Greg Plitt has appeared on the covers of more than 100 fitness magazines and 25 romance novels in the last four years. He is undisputedly America's No. 1 male fitness model, appearing on the cover of at least one magazine every month for the last four and a half years. Greg won the 2009 Star Physique Award for Best Male Physique on TV. Men's Fitness magazine named Greg one of America's 25 Fittest Americans alongside Lance Armstrong. DNA Magazine calls him one of the 60 Sexiest Men Alive along with Daniel Craig, and syndicated TV show EXTRA named him one of America's Most Eligible Bachelors. Greg is the face of Thierry Mugler’s worldwide Angel Men and Ice Men fragrance campaigns, and is a sponsored athlete for MET-Rx Engineered Nutrition, Under Armour Performance Apparel and Gold’s Gym. Greg has done commercials for Old Spice, Dodge Ram Trucks, ESPN, Under Armour, MET-Rx and PETA. He has also appeared in countless infomercials. Greg has starred on the big screen in The Good Shepherd (with Robert DeNiro), Terminator Salvation (with Christian Bale) and Watchmen (as the body of Dr. Manhattan). You’ve also seen him on TV in Bravo’s Workout, HGTV’s Designed to Sell and NBC’s Days of our Lives. He is a two-time All-America wrestler and a PRO-rated skydiver with more than 1500 jumps to date. Before taking on acting and modeling, Greg graduated from West Point U.S. Military Academy and served as an Army Ranger as well as a captain and company commander of 184 U.S. soldiers.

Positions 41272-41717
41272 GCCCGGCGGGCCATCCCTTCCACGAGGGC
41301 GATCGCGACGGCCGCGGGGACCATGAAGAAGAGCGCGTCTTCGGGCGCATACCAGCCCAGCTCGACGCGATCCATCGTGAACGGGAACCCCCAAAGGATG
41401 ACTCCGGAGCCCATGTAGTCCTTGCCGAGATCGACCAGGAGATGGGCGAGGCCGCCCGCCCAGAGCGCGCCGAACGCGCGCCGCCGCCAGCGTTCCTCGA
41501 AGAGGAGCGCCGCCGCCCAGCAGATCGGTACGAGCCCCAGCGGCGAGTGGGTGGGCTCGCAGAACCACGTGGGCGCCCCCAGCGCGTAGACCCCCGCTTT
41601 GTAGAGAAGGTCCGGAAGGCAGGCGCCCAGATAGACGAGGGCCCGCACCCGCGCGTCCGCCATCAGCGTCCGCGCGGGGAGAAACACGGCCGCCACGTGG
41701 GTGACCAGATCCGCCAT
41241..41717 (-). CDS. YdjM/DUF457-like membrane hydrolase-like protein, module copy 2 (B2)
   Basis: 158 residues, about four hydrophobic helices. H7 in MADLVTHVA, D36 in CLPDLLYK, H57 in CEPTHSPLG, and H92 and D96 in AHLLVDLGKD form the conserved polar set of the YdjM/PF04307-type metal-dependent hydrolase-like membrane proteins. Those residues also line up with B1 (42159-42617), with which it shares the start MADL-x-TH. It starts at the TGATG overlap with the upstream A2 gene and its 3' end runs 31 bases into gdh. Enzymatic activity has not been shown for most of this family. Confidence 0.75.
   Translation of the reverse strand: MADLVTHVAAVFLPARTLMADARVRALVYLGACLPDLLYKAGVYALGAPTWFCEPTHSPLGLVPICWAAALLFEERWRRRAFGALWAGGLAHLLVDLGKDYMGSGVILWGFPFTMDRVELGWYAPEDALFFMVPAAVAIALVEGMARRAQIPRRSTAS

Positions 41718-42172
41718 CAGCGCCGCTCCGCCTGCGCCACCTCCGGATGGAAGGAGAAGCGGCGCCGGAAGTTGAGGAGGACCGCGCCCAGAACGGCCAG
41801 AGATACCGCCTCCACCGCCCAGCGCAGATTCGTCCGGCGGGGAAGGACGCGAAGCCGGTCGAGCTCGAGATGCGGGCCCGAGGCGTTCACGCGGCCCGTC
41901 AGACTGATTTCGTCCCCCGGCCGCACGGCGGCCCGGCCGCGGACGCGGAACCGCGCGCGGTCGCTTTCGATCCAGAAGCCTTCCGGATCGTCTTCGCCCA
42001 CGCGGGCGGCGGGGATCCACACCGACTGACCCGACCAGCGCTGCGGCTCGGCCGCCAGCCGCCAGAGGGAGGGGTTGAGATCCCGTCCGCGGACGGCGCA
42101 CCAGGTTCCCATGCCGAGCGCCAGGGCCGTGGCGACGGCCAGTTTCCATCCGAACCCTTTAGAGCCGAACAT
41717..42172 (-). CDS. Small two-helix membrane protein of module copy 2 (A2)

Name: Greg Plitt
Birthplace: Baltimore, Maryland
Born: November 3rd
Residence: Los Angeles, California
Height: 73 inches (6'1")
Weight: 195 pounds
Iíve never been one to talk about myself. I always felt that if there was something important to tell, it would speak for itself. When people have to talk about themselves, I usually find there is not much there worth hearing as their attempts only cheapens their accomplishments. In attempts to write a bio page about who I am, I have decided to simply answer some questions I often get asked. Here goes.
Questions often asked (scroll down to question to read response)
1. What is your family like?
2. Talk about West Point and time in the Military?
3. How did modeling start?
4. How did acting start?
5. How does an Army Ranger and West Point grad become an Actor/Model...they seem polar opposites?
6. What's your vision on life? What are your goals?
(1) What is your family like?